Octogenarian Cornelia Schulz continues to present a vibrant vigor unique to artists of any age. For over 46 years she has honed her skills in small format paintings of complex shape and color. Studying sculpture at Los Angeles County Art Institute in the 1950’s, Schulz learned 3-D modeling techniques in steel and wood which proved important in subsequent years. Her altered rectilinear shapes are hand built wood supports, stretched with canvas. Using a knife, Schulz slices and swirls paint into a complex brew of color, gestural oppositions and hair raising improbabilities. The paintings while clearly 2-D, hold the viewers attention as sculptural objects of unerring integrity, a unique distillation of intent and accident only a master can impart.
Kenneth Baker, who has reviewed every Cornelia Schulz exhibition since the 1990’s comments, “For some years, Schulz’s art seemed to build and comment on the project of activating paintings’ perimeters that connects Barnett Newman (1905-1970), Ellsworth Kelly, Frank Stella and Elizabeth Murray (1940-2007), among others. Like those predecessors, Schulz treated the outer contours of a painting as a troubled boundary between what she could control and the uncontrollable, between domains of intended meaning and of misreading and chance.”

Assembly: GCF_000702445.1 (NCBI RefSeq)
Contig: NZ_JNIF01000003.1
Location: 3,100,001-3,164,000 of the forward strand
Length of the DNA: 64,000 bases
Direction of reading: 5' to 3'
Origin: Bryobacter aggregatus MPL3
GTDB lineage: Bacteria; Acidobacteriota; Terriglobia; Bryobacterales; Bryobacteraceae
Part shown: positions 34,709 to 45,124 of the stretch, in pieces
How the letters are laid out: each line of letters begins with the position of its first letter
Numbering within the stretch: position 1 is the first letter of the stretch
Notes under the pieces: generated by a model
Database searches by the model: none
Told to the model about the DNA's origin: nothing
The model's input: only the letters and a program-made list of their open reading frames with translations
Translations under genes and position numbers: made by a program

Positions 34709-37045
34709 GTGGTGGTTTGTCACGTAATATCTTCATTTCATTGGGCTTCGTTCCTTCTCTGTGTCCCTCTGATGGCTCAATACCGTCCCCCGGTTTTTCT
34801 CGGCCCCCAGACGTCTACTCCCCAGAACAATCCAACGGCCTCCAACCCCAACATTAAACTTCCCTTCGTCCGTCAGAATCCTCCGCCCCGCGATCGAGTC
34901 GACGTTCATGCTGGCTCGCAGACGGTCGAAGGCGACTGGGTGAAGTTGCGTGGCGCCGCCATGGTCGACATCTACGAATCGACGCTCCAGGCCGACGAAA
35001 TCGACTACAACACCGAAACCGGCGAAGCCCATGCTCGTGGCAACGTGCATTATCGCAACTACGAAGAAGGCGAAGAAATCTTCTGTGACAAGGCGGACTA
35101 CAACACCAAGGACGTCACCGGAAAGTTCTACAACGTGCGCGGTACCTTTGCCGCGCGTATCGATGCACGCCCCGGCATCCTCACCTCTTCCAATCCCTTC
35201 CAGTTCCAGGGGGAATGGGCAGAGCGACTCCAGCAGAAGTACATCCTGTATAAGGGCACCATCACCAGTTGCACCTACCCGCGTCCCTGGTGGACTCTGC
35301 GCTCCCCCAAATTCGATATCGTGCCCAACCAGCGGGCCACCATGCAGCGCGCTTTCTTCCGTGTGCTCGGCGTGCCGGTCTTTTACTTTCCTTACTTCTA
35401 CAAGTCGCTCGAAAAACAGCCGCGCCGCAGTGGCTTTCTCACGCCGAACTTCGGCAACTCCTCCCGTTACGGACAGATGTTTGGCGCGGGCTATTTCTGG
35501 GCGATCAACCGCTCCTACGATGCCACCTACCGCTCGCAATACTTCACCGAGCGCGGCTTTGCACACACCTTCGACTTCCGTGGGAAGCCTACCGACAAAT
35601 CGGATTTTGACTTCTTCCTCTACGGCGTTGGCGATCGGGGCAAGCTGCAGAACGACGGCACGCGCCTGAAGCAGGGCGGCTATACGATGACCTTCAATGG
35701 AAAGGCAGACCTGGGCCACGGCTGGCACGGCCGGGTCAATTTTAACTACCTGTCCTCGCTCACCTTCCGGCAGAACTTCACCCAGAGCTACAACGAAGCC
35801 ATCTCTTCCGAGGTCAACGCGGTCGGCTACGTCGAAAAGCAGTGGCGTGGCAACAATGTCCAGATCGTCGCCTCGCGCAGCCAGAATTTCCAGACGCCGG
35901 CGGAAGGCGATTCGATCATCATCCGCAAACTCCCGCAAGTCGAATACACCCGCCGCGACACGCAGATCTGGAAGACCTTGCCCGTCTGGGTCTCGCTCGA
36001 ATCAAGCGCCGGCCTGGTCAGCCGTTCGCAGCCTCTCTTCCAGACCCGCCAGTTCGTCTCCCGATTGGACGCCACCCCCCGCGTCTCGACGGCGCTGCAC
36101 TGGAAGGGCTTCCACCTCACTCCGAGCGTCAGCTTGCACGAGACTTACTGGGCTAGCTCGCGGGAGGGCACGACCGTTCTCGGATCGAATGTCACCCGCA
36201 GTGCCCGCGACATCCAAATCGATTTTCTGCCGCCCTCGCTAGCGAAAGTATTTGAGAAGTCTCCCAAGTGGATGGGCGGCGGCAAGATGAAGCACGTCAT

Cornelia Schulz is an important Northern California painter and educator who has influenced generations of artists. Her paintings are included in national and international collections. Schulz is Professor Emeritus at the University of California, Davis, where she taught for 30 years and twice chaired the Fine Art Department.
In addition to the upcoming exhibition Cornelia Schulz is included in About Abstraction: Bay Area Women Painters, at the Bedford Gallery in Walnut Creek, CA, through December 17th. “Political conversations have turned a renewed spotlight on women and their power and influence on every corner of society, including the arts. In the spirit of continued discovery, About Abstraction: Bay Area Women Painters celebrates 16 Bay Area women artists, emerging and established, who have worked in abstraction for years.”